CSRA battles for lost $443M Strategic Command contract
CSRA is battling to hang on to a legacy Computer Sciences Corp. contract that it recently lost to HP Enterprise Services.
CSRA, as CSC, originally won the Air Force IT Capabilities Contract in 2004. The contract was worth about $525 million to support the U.S. Strategic Command. On April 21, the company lost the recompete to HP. The new contract is worth $443.2 million over about 10 years, according to Deltek.
When HP won, CSRA quickly filed a protest with the Government Accountability Office. A decision is due from GAO on Aug. 10.
Under the contract, STRATCOM is receiving infrastructure support services, systems engineering, and management and sustainment services. During the contract, STRATCOM headquarters at Offutt Air Force Base in Nebraska expected to move to a new building. The contract includes support for that move.
When CSC first won the contract in 2004, it describes how it would manage and refresh desktop computers, servers and networks. The contract was performance-based and included service-level agreements the company needed to meet.
Likewise, the recompete includes service level agreements and the new contract also includes fixed-price elements and cost-plus aspects.
While the Air Force described the evaluation criteria as best value, it reads more like a lowest price, technically acceptable competition. According to solicitation documents, the evaluation was based on past performance, technical risk and total evaluated price. Past performance and technical risk carried equal weight, but total evaluated price was more important.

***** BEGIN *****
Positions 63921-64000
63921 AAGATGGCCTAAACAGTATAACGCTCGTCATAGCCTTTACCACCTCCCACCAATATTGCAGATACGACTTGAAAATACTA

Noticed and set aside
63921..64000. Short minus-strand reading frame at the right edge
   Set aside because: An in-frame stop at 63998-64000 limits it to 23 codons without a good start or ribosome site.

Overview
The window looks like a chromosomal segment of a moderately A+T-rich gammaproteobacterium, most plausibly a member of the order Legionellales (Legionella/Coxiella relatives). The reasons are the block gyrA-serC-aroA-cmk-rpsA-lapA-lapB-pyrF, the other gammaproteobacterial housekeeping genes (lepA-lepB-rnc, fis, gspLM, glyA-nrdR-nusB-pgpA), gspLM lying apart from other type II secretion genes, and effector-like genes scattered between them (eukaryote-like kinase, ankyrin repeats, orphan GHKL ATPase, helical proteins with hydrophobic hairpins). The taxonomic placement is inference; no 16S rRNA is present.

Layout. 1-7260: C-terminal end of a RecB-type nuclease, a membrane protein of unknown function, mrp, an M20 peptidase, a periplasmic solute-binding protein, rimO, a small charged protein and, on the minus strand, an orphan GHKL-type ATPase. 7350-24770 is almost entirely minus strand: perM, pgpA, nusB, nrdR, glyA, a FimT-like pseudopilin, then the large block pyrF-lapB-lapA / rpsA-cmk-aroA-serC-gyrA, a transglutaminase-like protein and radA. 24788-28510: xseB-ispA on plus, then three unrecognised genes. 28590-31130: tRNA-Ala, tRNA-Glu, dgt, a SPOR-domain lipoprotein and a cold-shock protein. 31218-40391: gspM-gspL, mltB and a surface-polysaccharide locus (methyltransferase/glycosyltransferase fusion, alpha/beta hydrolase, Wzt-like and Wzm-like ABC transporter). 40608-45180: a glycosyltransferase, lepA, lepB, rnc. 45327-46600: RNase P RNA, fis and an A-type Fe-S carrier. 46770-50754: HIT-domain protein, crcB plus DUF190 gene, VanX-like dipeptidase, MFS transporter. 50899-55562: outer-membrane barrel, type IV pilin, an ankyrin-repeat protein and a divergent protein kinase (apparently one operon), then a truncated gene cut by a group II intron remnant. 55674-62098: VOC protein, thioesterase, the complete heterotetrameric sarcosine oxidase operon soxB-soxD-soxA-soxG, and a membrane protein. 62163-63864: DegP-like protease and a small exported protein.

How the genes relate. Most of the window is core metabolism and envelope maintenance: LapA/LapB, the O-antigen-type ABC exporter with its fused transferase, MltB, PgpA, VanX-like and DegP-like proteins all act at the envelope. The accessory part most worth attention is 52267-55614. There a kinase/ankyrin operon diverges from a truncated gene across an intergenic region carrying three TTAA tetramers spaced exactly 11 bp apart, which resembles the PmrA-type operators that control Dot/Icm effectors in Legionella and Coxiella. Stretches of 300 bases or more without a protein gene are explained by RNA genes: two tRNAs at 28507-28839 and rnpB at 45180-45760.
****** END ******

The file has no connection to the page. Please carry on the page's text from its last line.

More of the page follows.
Of the proposals found to have an acceptable technical approach without high risk and rated with substantial confidence on past performance, an award was to be made to the offer with the lowest price.
Sounds a lot like LPTA to me.
And I know LPTA is on the best value continuum, but when you read the description of the work to be done under this contract, you would think a different kind of best value competition would be held. After all, these are mission critical systems.
Of course, there also is the other argument: The Air Force is asking primarily for commercial products and services and the bidders are likely proposing similar solutions, so isn’t a price shootout the best value? Maybe.
No matter what, this was a longtime customer for CSRA and, the loss has to sting. They declined to comment.
We’ll have to watch as this goes through the GAO process. If it goes to a full decision and not a corrective action, we should get some good insights on what the Air Force was thinking and what CSRA and HP were proposing.
Posted by Nick Wakeman on May 04, 2016 at 10:42 AM